Launching Politico

The coming launch of the political news web site Politico has drawn much attention from those who wonder about its longevity (see the latest New York Times article about it; and an earlier one). I have no idea about how long it will last — though, being a political news junkie, I hope it will be for a long time — but I am fascinated by the ideas that its founders have about how it should be structured and how it should operate.

Politico is a news web site that will focus on Capitol Hill politics, presidential election campaigns, and Washington lobbying and advocacy groups. It is set to launch in two weeks (Jan. 23) but has made a splash over the last couple of months by hiring the likes of John Harris and Jim VandeHei from the Washington Post, Martin Tolchin from the New York Times, and Mike Allen from Time magazine, among its other stars. The chief financial backer is Albritton Communications.

More interesting than the journalistic stars it has attracted to its staff is the approach that Politico will take to its publishing. Here are some of the things that the site is doing that are worth noting (although none of these represents a brand new or unique appraoch):

Web-centered rather than print-centered. The web site, not the print edition, will be the crown jewel of this operation. That is a major shift in thinking among big media types, especially in a place like Washington where print is revered. There will be a print edition, a 30,000 run three days a week when Congress is in session and once a week when it is not. And the print edition will be free.

Focused subject matter.
The site, as noted above, will focus on Washington politics and on only a part of that. The all-purpose newspaper approach and the blanket coverage of the wider community are ideas that are left behind. In the parlance of web discussion, this is called “unbundling.” The site doesn’t care about food or high school football or the stock market. It is betting that there are enough people interested in politics — and in the particular parts of politics that it has identified — to draw a large audience. In Washington, that’s not a bad bet.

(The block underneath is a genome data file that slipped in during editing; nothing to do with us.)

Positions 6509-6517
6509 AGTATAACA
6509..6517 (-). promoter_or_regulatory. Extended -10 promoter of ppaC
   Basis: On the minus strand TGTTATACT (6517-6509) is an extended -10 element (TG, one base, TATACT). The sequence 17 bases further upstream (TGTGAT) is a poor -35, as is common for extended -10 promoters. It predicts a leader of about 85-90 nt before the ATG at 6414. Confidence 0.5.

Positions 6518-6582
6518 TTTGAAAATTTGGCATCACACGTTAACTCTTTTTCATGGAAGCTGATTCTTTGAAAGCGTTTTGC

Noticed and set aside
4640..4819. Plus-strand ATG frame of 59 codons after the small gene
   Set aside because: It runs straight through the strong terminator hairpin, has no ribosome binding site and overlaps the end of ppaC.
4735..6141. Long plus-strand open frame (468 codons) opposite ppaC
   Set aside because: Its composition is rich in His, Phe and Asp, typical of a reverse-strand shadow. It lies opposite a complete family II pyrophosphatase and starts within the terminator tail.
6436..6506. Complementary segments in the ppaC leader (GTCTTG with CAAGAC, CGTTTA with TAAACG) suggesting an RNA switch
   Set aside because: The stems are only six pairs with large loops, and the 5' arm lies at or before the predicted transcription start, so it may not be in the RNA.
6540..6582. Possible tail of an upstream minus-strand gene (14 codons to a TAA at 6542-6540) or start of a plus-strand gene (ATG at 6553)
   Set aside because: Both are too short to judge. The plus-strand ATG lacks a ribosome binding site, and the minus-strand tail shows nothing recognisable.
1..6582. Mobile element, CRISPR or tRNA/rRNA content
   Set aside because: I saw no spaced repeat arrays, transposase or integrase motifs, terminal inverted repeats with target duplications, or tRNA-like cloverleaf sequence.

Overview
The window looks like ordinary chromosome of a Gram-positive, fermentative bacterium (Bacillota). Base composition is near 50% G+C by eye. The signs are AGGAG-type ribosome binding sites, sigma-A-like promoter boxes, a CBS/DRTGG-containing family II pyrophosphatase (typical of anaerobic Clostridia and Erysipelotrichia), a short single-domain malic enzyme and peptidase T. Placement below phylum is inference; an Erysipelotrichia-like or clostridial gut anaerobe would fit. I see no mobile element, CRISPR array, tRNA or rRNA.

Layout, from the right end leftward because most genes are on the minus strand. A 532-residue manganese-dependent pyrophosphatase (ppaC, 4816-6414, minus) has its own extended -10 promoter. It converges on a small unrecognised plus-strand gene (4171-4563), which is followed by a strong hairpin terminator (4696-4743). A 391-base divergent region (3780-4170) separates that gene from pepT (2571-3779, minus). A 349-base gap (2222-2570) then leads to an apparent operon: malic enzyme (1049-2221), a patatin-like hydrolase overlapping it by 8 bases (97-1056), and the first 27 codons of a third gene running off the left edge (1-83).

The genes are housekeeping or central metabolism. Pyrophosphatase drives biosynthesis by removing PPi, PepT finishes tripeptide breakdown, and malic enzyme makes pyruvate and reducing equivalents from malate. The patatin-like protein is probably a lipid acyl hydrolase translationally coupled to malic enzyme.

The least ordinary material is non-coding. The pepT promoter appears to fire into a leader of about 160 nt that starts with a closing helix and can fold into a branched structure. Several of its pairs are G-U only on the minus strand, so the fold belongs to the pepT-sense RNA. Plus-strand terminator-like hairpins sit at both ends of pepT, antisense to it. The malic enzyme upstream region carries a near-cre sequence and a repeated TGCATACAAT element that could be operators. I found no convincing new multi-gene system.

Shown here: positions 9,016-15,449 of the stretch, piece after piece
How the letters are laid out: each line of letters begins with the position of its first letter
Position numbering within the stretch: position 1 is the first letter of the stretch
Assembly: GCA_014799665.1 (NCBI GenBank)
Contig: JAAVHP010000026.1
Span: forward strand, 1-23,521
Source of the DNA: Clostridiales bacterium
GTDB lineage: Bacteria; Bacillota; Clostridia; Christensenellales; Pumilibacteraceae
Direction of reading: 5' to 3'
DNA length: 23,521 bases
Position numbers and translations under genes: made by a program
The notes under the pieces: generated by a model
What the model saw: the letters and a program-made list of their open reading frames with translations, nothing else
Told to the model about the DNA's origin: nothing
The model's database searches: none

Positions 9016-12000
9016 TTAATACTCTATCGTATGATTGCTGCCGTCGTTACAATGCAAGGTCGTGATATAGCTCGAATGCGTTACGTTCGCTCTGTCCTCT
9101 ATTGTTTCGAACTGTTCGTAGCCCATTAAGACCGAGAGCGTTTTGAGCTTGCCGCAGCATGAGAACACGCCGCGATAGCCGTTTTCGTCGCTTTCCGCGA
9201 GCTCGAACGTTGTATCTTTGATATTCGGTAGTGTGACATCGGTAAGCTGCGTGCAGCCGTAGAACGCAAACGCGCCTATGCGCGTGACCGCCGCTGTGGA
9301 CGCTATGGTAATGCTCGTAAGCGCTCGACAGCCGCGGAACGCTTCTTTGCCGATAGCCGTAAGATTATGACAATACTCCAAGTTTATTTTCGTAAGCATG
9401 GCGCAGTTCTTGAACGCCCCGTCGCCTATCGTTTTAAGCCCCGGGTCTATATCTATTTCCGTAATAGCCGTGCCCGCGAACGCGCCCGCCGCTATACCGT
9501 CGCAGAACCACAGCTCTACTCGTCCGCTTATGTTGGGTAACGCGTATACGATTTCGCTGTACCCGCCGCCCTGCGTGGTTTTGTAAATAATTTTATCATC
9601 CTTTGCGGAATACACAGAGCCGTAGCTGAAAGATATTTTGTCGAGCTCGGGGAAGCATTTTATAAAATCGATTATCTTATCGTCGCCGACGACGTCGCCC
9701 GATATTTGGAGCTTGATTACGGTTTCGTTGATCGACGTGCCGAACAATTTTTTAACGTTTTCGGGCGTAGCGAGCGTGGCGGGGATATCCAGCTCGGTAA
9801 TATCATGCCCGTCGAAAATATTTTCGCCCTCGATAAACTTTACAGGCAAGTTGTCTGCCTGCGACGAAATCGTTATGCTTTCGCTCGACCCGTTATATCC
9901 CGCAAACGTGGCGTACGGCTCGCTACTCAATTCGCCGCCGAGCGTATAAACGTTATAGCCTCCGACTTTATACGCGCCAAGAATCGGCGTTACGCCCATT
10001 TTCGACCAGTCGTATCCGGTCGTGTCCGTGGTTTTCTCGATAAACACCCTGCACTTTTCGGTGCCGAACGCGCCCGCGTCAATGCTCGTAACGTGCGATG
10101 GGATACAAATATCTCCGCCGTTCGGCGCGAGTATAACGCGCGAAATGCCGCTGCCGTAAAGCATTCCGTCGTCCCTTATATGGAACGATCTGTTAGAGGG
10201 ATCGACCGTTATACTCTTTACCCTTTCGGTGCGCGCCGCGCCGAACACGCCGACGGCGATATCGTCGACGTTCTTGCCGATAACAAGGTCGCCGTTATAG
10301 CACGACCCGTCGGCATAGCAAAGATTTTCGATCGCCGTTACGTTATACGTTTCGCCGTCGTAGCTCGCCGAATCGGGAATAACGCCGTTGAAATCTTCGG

Small, star-quality staff. The site not only gained a lot of publicity by the hires of John Harris, author of a widely-acclaimed book on the Clinton administration, and Jim VandeHei, a well-regarded journalist and frequent face on MSNBC, but it also gained some instant credibility. Most of the journalists on the staff (staff page) are well known and deeply experienced. The news organization has every chance of living up to its own billing as a top-ranked center for information about congressional and presidential politics.

Staff outreach. Plans are for the staff to step out of the organization by writing for other publications and appearing in other venues. Mike Allen will continue to write a column for Time magazine. Others are having their columns syndicated. Undoubtedly, you will see faces from Politico on the cable and network talk shows.

Multi-platform. In addition to the web site and print editions, there will be a television show on the Albritton cable television network and a five-minute drive-time radio program broadcast on WTOP all news radio in Washington. Presumably, all of these media will be used to cross-promote each other, but the web site will be what is always available and always at the center of the action.

 

As we noted earlier, none of these ideas is particularly original. There are certainly political information web sites with good journalists in existence now. What makes this effort noteworthy is its high profile, and the big media money that is backing it.

One of the unknowns is what the site will look like and how it will approach the presentation of information. The web, as we have often argued, is not a newspaper on a computer screen, and it is also not radio or television. It is a different medium with different demands and different audience actions and expectations.

The coming weeks will show us whether or not the founders of Politico understand these differences.

Jim Stovall (posted Jan. 9, 2007)

Get a FREE copy of Kill the Quarterback

3d ktq small

Get a free digital copy of Jim Stovall's mystery novel, Kill the Quarterback. You will also get Jim's newsletter and advanced notice of publications, free downloads and a variety of information about what he is working on. Jim likes to stay in touch, so sign up today.

Powered by ConvertKit

About Jim Stovall

Jim Stovall, a retired journalism prof, is now a novelist, self publisher, watercolorist, gardener, woodworker and beekeeper -- among others things.

No comments yet.

Leave a Reply

Share